Scientists at the
By bolstering super-tiny carbon nanotubes with titanium dioxide--the same ingredient found in most sunscreens--the researchers discovered that they could produce an electrical semiconductor with ultra-high sensitivity to acetone vapors.
Diabetics produce higher-than-normal concentrations of acetone when their blood glucose levels are high. The excess acetone is exhaled at high rates, causing a "fruity" aroma on their breath. The acetone sensitivity of the hybrid nanostructure developed by the researchers makes it potentially useful for application in a breath analyzer to test for and monitor diabetes.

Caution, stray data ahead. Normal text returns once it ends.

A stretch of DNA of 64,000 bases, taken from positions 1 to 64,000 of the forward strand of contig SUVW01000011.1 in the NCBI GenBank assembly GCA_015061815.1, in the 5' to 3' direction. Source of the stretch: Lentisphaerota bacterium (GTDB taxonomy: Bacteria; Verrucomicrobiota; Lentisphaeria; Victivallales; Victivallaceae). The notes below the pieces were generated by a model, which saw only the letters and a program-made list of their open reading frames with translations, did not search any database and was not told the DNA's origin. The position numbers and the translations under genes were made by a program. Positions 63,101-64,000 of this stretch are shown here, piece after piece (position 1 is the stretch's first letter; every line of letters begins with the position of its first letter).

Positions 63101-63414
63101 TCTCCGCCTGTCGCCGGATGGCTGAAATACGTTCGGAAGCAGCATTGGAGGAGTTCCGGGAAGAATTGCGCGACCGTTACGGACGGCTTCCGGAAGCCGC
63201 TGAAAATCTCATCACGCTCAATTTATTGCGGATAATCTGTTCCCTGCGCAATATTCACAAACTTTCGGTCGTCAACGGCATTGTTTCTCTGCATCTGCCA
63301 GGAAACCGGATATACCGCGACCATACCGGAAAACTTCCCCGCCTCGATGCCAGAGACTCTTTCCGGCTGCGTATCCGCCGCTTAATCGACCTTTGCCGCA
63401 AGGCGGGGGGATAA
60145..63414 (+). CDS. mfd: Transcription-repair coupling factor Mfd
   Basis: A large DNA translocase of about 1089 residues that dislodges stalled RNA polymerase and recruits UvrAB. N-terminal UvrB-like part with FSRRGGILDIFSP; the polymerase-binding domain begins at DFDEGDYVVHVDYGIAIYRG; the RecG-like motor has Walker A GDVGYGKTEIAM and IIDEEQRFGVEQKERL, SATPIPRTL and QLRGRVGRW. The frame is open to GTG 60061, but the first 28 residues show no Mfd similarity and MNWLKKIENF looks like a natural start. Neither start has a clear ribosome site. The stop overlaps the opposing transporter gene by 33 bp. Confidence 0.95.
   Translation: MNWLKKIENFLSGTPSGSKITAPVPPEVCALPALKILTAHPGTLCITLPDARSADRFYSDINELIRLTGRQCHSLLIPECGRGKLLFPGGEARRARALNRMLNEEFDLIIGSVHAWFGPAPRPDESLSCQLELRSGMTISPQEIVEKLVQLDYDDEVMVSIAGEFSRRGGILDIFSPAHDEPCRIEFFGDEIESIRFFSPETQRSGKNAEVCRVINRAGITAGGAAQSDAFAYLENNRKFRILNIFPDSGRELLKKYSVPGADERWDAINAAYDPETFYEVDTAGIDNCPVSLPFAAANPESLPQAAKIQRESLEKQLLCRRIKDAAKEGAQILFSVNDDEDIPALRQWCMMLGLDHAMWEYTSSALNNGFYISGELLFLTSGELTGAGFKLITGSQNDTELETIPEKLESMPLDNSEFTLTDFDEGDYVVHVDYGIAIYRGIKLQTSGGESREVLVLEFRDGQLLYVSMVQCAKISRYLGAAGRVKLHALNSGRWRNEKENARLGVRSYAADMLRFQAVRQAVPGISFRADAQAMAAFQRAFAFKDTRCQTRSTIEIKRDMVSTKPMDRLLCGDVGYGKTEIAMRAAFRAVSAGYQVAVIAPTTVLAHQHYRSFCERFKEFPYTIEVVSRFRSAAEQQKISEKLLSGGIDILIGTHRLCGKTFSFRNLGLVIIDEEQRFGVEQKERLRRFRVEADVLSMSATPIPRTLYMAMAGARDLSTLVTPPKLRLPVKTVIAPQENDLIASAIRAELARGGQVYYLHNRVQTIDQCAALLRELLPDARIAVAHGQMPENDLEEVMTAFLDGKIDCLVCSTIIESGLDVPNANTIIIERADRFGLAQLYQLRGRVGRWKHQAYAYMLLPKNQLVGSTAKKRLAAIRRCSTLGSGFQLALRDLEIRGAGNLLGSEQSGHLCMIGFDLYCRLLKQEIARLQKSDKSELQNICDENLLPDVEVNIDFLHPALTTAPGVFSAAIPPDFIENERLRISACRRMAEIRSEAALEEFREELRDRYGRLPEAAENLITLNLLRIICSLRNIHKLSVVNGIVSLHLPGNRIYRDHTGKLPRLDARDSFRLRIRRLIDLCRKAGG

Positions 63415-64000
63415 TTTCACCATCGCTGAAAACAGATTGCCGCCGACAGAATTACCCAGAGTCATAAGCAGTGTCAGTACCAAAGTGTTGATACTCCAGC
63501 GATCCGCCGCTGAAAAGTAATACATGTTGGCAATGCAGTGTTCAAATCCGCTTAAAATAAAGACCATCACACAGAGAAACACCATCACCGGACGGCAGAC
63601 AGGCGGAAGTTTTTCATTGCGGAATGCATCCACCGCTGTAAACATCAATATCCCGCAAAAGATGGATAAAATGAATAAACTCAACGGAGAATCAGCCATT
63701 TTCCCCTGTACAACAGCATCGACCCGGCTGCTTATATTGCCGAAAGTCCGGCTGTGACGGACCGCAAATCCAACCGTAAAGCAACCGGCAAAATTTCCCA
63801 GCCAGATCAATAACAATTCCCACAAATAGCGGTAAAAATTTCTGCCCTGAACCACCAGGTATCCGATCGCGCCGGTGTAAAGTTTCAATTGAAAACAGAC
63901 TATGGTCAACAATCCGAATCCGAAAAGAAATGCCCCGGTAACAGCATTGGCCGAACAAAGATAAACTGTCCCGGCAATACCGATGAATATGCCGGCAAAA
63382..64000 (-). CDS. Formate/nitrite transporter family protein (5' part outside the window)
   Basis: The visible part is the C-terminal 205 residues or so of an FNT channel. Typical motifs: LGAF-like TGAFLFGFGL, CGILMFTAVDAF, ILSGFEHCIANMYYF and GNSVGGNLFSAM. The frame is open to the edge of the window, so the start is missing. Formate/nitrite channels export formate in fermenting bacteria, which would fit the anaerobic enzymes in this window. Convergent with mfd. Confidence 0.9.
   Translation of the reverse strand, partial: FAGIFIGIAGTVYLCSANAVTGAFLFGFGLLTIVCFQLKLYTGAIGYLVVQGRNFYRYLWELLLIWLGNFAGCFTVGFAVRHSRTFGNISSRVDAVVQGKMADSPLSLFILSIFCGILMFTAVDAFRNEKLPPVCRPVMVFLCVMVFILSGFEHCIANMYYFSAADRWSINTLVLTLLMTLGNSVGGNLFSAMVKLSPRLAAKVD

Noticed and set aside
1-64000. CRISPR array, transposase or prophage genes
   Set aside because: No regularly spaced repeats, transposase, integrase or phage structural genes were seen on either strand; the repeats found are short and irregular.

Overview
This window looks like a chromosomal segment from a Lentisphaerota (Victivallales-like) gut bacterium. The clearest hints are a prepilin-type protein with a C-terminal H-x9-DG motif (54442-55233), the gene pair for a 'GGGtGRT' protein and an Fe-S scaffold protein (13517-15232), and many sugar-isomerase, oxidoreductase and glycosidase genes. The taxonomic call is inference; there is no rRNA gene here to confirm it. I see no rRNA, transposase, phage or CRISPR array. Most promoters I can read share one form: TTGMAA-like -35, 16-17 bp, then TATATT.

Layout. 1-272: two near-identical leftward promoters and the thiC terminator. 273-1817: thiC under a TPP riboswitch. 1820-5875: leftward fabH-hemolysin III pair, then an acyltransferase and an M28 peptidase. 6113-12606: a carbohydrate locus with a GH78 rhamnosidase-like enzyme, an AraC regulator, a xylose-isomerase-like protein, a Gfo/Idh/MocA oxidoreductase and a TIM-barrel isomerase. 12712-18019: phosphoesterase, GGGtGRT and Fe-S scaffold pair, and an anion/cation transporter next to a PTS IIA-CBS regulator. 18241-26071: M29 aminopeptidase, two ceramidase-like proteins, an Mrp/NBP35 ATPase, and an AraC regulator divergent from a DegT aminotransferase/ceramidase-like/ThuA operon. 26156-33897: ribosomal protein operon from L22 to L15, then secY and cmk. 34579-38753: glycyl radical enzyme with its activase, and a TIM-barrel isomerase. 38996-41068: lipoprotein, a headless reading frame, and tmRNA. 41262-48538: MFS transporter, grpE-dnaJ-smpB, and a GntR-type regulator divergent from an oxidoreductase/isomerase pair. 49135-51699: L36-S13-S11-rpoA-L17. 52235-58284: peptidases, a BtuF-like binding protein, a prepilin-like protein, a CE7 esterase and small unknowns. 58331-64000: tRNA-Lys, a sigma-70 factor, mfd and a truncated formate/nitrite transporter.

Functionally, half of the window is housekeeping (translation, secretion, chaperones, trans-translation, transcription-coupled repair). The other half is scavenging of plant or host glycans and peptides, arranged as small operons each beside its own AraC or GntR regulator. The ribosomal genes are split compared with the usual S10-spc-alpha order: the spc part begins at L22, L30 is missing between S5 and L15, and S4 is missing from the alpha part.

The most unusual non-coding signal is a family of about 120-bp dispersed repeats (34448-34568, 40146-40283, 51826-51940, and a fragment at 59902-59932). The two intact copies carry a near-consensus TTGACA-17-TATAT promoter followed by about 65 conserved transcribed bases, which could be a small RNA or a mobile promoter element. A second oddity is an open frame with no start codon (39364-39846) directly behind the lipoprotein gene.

Sensors based on carbon nanotubes are extremely small, inexpensive, and use little to no power. They are also compatible with complementary metal-oxide-semiconductor (CMOS) technology, which means they could potentially be incorporated into modern electronic devices, such as smart phones. These advantages make these sensors ideal for chemical sensing and non-invasive medical diagnostic tools. If used as a sensing tool, the material could offer millions of diabetics a non-invasive alternative method for testing blood sugar.
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